This par 62 is his second home and no matter what lies in store further down the line, he struggles to picture setting up home away from Oban. Besides, he has his shinty team to consider.
“I live on the golf course with my parents, they’re still there,” he says with a smile. “It’s so relaxed, it’s actually too relaxed, but I wouldn’t move from there. It’s too comfortable in Oban, it’s just the lifestyle. It’s a great place to be brought up and live. For now, my heart’s set in Oban.
“I still train [shinty] every week when I’m home. It’s a cross between hockey and hurling. If you don’t know it you’ll think it’s violent but it is very skilled. I’ve played a couple of games competitively, but nothing too much. Golf’s the priority.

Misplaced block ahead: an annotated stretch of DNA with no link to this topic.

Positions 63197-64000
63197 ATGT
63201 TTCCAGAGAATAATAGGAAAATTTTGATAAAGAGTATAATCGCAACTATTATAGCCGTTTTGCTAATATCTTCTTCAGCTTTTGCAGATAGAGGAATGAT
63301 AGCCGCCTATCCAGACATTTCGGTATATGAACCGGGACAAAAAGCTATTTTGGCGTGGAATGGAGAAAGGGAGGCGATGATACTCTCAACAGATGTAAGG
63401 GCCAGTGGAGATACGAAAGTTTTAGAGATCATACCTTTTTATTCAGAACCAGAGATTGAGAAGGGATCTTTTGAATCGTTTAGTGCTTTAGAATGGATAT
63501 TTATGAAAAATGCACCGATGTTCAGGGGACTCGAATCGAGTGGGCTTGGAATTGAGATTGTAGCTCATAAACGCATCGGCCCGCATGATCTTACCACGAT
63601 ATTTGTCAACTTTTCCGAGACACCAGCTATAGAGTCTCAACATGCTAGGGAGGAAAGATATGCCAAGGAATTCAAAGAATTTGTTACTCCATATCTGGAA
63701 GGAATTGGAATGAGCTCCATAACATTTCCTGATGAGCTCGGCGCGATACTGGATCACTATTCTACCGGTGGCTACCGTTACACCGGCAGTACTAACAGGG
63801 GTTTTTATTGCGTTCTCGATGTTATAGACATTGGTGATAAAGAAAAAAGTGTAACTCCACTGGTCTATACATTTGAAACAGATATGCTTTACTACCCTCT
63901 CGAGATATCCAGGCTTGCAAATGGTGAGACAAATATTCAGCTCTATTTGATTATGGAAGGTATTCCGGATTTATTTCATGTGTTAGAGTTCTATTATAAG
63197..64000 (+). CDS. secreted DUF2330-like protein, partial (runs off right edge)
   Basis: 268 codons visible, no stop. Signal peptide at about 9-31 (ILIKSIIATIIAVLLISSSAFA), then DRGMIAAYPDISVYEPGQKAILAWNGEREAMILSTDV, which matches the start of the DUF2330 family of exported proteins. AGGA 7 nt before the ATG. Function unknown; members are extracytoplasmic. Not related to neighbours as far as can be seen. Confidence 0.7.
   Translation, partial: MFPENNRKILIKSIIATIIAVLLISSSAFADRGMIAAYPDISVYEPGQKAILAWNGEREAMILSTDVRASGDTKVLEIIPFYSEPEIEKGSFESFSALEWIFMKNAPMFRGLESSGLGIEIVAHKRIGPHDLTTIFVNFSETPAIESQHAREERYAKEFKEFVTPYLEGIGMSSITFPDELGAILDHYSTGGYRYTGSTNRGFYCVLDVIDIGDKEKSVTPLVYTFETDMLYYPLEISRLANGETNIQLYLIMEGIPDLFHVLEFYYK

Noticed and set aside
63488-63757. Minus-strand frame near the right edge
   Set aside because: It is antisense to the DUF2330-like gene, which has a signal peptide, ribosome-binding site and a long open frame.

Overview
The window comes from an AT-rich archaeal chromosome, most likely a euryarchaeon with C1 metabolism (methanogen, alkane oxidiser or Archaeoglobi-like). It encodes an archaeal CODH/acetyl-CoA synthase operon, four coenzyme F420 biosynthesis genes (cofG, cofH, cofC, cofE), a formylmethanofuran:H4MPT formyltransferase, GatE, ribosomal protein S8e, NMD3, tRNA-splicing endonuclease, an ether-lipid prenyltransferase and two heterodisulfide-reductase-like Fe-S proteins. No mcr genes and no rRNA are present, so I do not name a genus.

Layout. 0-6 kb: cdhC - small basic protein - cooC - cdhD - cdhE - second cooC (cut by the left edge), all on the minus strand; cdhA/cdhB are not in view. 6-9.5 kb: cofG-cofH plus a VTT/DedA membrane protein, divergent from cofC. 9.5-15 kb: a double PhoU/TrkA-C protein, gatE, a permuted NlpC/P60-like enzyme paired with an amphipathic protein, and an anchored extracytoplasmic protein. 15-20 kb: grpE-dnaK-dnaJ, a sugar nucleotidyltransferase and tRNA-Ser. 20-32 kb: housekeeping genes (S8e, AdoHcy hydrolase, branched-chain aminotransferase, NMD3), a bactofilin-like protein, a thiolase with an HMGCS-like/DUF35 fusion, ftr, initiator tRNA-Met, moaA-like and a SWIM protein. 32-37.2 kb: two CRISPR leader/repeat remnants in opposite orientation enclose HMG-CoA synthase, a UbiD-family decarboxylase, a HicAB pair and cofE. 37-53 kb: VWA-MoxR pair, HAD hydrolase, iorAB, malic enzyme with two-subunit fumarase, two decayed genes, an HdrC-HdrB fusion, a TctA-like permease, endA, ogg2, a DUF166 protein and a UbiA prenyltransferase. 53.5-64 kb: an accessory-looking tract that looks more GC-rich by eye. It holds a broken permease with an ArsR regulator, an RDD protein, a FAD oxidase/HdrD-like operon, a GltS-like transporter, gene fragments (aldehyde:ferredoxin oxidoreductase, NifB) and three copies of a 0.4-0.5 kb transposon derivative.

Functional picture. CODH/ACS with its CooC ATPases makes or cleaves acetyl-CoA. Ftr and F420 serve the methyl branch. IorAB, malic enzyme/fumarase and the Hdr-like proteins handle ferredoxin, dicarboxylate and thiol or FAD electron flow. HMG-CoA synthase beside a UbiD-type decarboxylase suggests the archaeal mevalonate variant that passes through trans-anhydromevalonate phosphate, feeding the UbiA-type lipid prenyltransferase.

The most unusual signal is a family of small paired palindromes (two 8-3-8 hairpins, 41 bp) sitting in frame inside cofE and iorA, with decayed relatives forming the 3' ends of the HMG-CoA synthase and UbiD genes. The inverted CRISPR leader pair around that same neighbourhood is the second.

“When I’m playing golf, it’s some team we’ve got. My family don’t come to every event, but sometimes they’re all there and it’s great.
“In Germany, some of my pals flew over when I was in the lead. I went out for dinner on Saturday night with them and it was just general chit-chat. It’s just about getting that chilled out mindset and that’s what my family and friends help with.”
The popular Scot has a lot of support, as anyone tracking his progress during tournaments will know.
When that win does arrive, as surely it will, he won’t forget a single person who’s helped him along the way – although he’s especially thankful for all the advice offered by swing coach David Burns, including his ‘hot coal’ mantra.
“He’s done almost everything from a psychology side of things. If someone passed you a bit of hot coal, would you hold onto it? You’d drop it instantly. That’s what we do when we hit a bad shot, we deal with it.
“He’s been brilliant. He’s done the whole package for me and my game’s improved probably 25 per cent since I started working with him about three years ago.”
An impressive season